This is a book review on Ann Voskamp’s The Broken Way.
Over the past year and a half, I have become quite acquainted with what Paul calls joyful suffering in Romans 5.
“Not only so, but we also glory in our sufferings, because we know that suffering produces perseverance; perseverance, character; and character, hope. And hope does not put us to shame, because God’s love has been poured out into our hearts through the Holy Spirit, who has been given to us.” (Romans 5:3-5, NIV).
In the TPT translation, Paul defines joy amid suffering as “a joyful confidence, knowing that our pressures will develop in us patient endurance…” (Romans 5:3, TPT).
When I graduated college in 2019, I felt like a clamshell cascading its way upon the smooth sand with little idea of where I was heading. Leaving a mark as I skidded along in confusion, adulting, and health concerns would leave me hollow and shell-less. In the fire of chronic pain, diagnoses, and Hell-brimming nights pulled from darkness and chaos, a friend gave me “The Broken Way” in hopes that by sharing someone else’s brokenness, I might be made a little more whole.
What Is The Broken Way?
Although my pain has not fully subsided, and to this day, suffering is a familiar friend, I am thankful for that mentor who wasn’t afraid to be cut by my wounded and fragmented pieces.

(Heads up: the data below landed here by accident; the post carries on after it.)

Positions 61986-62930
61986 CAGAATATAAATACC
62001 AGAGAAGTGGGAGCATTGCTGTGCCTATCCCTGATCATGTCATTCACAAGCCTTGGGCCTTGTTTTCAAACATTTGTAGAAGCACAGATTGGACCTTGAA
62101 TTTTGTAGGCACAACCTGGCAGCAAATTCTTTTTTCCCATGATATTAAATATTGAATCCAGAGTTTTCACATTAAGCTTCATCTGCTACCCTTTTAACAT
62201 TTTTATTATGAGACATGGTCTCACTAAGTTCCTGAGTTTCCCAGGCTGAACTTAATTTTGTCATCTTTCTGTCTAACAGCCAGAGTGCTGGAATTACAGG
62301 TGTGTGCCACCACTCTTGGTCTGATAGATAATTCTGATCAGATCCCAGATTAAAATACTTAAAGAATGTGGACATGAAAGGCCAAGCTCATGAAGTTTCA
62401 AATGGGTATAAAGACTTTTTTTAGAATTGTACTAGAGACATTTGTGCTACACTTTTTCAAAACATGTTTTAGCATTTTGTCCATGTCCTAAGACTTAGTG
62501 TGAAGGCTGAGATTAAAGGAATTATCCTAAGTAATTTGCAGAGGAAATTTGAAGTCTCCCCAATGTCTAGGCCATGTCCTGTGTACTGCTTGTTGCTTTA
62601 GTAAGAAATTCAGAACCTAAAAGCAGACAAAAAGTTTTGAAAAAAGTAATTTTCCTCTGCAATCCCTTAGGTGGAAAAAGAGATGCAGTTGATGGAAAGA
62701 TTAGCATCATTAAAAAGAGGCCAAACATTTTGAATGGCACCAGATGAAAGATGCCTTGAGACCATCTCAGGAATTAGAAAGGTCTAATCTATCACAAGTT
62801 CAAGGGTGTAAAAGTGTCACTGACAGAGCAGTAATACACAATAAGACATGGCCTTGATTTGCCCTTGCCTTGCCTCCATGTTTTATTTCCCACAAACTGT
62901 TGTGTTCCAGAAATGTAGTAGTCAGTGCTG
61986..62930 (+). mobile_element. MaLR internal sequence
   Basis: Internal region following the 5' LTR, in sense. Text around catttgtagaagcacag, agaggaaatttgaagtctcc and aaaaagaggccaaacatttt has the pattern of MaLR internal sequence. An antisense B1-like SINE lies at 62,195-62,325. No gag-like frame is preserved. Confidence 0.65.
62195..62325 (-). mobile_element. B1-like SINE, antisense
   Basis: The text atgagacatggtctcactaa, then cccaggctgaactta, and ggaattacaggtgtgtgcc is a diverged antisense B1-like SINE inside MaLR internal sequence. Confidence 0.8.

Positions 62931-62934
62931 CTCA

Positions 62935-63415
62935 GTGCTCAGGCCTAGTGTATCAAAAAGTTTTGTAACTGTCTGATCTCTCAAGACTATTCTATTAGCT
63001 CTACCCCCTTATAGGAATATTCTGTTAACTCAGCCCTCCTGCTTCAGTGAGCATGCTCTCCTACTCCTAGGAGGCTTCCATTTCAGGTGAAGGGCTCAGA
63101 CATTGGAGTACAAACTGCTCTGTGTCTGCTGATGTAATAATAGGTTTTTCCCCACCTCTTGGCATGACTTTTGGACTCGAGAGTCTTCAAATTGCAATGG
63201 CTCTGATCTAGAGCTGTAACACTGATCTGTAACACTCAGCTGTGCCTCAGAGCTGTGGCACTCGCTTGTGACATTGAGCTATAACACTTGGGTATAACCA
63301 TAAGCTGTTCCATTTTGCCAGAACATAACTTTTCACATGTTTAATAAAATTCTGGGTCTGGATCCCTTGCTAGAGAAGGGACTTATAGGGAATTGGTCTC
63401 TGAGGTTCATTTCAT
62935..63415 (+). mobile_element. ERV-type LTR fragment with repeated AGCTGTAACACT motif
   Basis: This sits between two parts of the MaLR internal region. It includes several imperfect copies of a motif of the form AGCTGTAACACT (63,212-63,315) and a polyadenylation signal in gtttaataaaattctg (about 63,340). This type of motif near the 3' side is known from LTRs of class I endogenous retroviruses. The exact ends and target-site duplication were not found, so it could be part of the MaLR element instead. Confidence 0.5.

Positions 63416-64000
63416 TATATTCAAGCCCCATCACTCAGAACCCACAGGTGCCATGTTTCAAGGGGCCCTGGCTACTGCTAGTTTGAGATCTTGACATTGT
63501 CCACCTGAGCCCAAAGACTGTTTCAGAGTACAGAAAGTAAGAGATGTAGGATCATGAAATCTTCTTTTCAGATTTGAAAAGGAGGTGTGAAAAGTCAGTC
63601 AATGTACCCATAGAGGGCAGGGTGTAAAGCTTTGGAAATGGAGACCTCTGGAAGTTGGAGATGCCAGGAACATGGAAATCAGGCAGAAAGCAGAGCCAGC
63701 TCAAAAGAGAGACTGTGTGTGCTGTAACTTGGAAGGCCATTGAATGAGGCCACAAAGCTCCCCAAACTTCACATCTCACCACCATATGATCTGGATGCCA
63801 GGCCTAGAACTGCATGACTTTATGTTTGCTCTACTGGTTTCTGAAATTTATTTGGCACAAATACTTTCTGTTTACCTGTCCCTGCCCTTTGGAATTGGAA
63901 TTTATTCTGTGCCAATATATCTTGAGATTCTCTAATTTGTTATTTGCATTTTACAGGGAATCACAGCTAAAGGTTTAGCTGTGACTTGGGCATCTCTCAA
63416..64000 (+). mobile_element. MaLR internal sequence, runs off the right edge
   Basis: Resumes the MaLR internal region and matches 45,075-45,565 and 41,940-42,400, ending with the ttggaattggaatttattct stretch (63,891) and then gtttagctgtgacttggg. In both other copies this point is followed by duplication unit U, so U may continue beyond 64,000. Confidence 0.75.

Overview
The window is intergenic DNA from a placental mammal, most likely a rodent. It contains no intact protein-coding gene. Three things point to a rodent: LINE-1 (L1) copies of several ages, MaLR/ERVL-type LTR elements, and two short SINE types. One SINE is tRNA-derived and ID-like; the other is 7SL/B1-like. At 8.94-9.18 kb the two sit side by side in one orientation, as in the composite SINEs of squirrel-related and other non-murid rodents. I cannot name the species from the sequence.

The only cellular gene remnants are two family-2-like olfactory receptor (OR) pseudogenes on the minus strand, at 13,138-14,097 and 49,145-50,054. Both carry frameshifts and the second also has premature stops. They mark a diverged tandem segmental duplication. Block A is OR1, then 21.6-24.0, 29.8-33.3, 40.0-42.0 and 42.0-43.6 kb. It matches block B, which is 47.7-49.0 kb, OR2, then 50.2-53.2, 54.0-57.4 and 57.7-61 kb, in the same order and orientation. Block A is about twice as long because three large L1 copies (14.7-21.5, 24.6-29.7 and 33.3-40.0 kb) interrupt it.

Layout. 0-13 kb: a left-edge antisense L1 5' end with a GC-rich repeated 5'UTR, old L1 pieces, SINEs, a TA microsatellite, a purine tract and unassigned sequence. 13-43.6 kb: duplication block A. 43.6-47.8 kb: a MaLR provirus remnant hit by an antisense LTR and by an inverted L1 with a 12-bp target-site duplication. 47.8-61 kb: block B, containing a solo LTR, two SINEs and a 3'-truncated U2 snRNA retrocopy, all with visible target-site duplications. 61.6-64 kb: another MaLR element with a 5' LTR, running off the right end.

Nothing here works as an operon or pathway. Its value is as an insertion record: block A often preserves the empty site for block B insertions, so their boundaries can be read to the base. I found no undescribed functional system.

When I first began reading Voskamp’s view of being broken I had a skewed perception of what it meant to be whole. Since childhood, I watched family members destroyed by cynical abuse, addictive opioids, and enslaving bondages. For nearly a decade, an attempt to control anything through an obsession with health and exercise almost killed me.
You see, all my life, I was good at hiding. I was good at putting up a front and storing my broken places. And if Satan can convince you that the fear of being vulnerable and real with others is a burden, then he’s already won the war. Ironically, within the first page of the book, I was weeping. I was mourning because a struggle that people often only hear about was bled into the pages of Voskamp’s novel.
The Aim of the Essay
If you’re going to read this essay, you should know that Voskamp holds back nothing short of transparency. As a Christian author, she presents many arguments aligned with Scripture; however, one would not necessarily need to be a Believer to benefit from its presuppositions. Voskamp records the painful loss of her sister at a young age in a horrific farming accident. Relating that story to the art and craft of wheat, barley, and brokenness, she argues that a daring path into the abundant life usually comes at the expense of not being afraid of broken things. Broken things that split out from the wounds of her flaws and stories.
Where this Book Excelled
Overall, this page-turner was phenomenal. In almost 300 pages, Voskamp displays her beliefs not in opposition but through candor, heart, emotion, and The Word of Life. Specifically, three chapters stood out as pivotal:
1)Why Love is Worth Breaking Your Heart
2)Breaking the Lies in Your Head
3) Why You Don’t Have to Be Afraid to Be Broken
Breaking Your Heart